This match was a good example of the games that they should be winning. Mid-table sides shouldn't really pose much of a threat to the potential champions of the league. Barnsley were 16th in the table where Swansea were just one from the top. Now the Swans have dropped back down to 4th. However I think it's safe to put this down to a one-off bad day. Alarm bells shouldn't be ringing because there's plenty of time to go until the final push, so 4th in the table is not that bad.

But it could have been so much better.

An inspired Stephen Dobbie was the saviour of Swansea, sparking some much needed creativity in that attacking midfield position, though it was Sinclair who eventually went down in the box and won the penalty. Though it did gloss the overall performance, the goal and the point were deserved of Swansea's last fifteen minute of football. I am speaking like the Swans lost, but it did feel like a bit of a loss, didn't it? As we've seen numerous times before they left it until the last few minutes to turn up the heat, where, had they done this twenty minutes earlier or, dare I say it, from the start of the game, it would have been a certain win. Disappointing, but true.

Putting that game aside, I haven't really commented on the Leon Britton situation. He obviously, as he admitted himself, made a mistake leaving the club, but the reasons were understandable (Sousa playing a big part). Britton is a fan favourite and a good midfielder, so the move isn't as odd as it first seemed. He did play on Saturday, but somehow I missed when he was subbed on and didn't hear much about him in the last fifteen minutes. He won't feature against Leyton Orient as he is cup tied, but it would be a good to see more of him against Bristol a few days later.

The only other issue to address is the signing of Ryan Harly. Initially I was dubious, thinking the signing of another midfielder was just adding unnecessary wage payouts to the side, but when I realised he was heading back to Exeter until the end of the season it seemed a better plan.

Though he doesn't have a great goal scoring record (22 in 118 appearances for Exeter) he is a creative play-maker, something Swansea always need plenty of. If he can create goals for the strikers that's all anyone should care about. I'd rather no midfielder ever score, but consistently set up goals for the strikers. Harley will be a good option if/when players like Pratley and Cotterill leave in the summer.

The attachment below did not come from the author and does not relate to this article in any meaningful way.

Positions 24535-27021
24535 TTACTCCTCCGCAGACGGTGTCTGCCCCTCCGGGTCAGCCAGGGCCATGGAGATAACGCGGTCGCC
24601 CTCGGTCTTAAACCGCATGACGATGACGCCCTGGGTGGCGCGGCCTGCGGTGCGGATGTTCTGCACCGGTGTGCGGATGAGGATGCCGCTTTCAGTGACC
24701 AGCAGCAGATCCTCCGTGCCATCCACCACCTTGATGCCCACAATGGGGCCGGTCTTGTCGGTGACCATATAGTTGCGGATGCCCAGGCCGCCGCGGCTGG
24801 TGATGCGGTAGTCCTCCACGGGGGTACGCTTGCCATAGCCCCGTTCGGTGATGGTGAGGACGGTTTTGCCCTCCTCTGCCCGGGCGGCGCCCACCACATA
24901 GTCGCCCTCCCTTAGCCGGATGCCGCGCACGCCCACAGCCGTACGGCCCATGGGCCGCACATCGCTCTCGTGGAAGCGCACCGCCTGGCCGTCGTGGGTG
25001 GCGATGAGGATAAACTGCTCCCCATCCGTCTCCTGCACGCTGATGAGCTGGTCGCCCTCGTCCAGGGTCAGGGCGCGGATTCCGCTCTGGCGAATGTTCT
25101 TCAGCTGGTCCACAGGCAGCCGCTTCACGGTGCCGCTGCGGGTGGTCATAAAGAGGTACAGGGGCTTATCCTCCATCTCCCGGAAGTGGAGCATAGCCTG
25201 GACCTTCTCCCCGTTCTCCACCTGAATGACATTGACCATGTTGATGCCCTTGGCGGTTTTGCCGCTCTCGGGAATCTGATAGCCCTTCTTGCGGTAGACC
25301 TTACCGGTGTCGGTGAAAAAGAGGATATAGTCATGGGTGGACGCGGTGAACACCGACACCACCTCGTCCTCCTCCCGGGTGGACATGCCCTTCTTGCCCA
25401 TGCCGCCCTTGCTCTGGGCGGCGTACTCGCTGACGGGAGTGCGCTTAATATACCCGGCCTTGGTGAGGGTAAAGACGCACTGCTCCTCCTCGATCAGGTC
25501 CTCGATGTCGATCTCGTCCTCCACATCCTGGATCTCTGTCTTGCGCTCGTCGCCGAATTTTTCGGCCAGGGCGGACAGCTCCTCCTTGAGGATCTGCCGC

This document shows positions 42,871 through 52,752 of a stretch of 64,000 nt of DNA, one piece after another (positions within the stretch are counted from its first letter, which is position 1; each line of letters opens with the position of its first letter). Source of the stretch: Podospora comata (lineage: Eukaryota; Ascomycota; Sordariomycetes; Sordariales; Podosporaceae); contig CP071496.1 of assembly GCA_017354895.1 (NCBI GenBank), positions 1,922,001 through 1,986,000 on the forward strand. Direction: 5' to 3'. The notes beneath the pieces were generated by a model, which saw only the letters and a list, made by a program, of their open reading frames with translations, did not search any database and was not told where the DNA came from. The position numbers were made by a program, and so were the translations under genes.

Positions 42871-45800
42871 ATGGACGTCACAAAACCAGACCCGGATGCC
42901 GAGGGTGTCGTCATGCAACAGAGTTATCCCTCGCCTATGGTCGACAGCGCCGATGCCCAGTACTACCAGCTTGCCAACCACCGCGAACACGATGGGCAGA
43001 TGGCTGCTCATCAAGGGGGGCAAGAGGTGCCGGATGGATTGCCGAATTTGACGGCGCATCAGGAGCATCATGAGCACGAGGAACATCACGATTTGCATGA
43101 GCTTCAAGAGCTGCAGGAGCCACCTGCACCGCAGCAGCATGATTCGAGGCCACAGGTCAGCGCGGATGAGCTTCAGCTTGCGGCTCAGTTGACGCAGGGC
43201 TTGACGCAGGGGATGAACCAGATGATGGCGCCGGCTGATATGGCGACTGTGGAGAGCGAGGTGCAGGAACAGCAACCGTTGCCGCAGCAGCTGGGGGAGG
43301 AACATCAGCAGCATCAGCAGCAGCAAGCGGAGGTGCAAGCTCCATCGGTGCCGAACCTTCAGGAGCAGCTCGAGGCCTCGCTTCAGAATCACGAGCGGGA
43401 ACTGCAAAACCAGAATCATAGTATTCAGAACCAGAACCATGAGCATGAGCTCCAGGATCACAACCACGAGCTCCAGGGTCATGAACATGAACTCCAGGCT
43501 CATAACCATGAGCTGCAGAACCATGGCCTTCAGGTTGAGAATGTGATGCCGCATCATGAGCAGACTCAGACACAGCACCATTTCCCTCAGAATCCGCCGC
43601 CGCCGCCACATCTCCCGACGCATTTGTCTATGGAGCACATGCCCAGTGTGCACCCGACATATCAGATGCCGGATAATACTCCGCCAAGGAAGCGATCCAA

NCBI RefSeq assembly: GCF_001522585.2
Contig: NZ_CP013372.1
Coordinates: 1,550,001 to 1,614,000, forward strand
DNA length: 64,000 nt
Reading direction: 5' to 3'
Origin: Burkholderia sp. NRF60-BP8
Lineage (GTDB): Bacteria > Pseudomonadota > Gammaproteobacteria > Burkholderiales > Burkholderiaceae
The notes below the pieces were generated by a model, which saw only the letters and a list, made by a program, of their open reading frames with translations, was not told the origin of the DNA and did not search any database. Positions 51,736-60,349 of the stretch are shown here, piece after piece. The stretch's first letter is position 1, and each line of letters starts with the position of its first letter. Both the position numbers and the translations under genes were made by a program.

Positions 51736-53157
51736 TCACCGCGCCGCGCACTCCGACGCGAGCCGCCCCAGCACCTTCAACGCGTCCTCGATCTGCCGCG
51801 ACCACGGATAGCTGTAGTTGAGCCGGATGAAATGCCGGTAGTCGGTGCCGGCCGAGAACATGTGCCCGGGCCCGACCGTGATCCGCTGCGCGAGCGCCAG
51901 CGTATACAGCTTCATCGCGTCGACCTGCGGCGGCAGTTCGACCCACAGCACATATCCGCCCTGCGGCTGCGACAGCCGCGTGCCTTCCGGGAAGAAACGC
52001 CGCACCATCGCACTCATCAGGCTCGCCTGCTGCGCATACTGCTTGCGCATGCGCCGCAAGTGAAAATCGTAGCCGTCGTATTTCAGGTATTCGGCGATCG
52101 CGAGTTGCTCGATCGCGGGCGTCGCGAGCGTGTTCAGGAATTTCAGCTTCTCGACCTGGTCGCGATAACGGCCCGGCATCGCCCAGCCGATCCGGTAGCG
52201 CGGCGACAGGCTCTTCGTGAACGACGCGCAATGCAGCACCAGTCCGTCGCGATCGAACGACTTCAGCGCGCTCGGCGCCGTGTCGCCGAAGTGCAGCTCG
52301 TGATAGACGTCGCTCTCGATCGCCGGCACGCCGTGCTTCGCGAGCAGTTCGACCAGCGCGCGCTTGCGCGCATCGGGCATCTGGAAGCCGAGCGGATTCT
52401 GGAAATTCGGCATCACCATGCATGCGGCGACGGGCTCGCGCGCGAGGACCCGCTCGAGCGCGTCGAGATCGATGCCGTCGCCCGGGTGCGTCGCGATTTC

So a week off for the Swans before their home cup fixture against Leyton Orient on Saturday, before travelling to across the border for the Bristol City game the Tuesday after. Both important games, though victory in the League fixture is more vital than the cup match; that would just be a bonus. Neither games are as big as the one the week after: The South Wales derby Part II...

But that's another blog.

Monday 10 January 2011

Something different: Swans on film!

I'm taking a little break from the ordinary text-based blog to bring you some of the best Swansea City related videos on the net. Most of my weekend was spent drinking wine and sifting through, where I eventually narrowed down my favourites to the five you are about to watch. These are in no particular order (though, in my opinion, I have saved the best for last), so take a break from your day and enjoy!

(NB: I didn't film, edit or upload any of these videos and am not the owner, neither do I own any of the music - no copyright infringement intended!)

1) The South Wales derby - "A Tale of Two Cities"
I remembered this as soon as I decided to do a video based blog: the montage that started the BBC's coverage of the South Wales derby last November (you all remember that game surely). Sometimes these promo films can be a little cringe-worthy, but this really captures the rivalry between these two cities. Gives you goosebumps if you are in the right mood!

2) Last game at the Vetch
A tribute to the Vetch field couldn't be left out! There were, to my surprise, hundreds of Vetch videos, all with different themes, but I've decided to include this one: the final league game against Shrewsbury town in April 2005. Clear blue sky, everyone singing, football about to kick off - perfect! Not much happens in the video, but should evoke some feelings of nostalgia!

3) Lee Trundle: Magic Man
If I didn't include a Lee Trundle video in this blog, I'd be missing out on some entertaining stuff. Swansea's answer to Ronaldo (the Portuguese one, not the fat Brazilian), Trundle's trickery and show-boating made him a fan favourite. Fair enough, Trundle didn't have the greatest final season with the Swans - almost a shadow of his former self - but he will always be remembered for the kind of skill this video collates.

4) Swansea's first season back in the Championship
This is a selection of moments from Swansea's first season back in the Championship after being promoted from League One in 2008 and contains goals from Ferrie Bodde and Jason Scotland, as well as the Darren Pratley "Swim Away" celebration vs. Cardiff, all set to epic battle music. It's recent history and foundations to where we are now - on the brink of Premier League football once again: the only way is up!

5) Swans fan scores at Anfield
I've used this video in a previous blog, but still can't watch it without laughing. Taken during the 8-0 loss to Liverpool in 1990, a Swans fan, "Ciro", jumps over the barrier and proceeds to score a goal (I absolutely love the fans reaction as hammers the ball in). "Ciro" then runs around the pitch, avoiding pouncing stewards, much to the joy of travelling Jacks and Liverpool fans alike! A perfect video to show that, even when the Swans are 8-0 down, Jacks can still have a good time!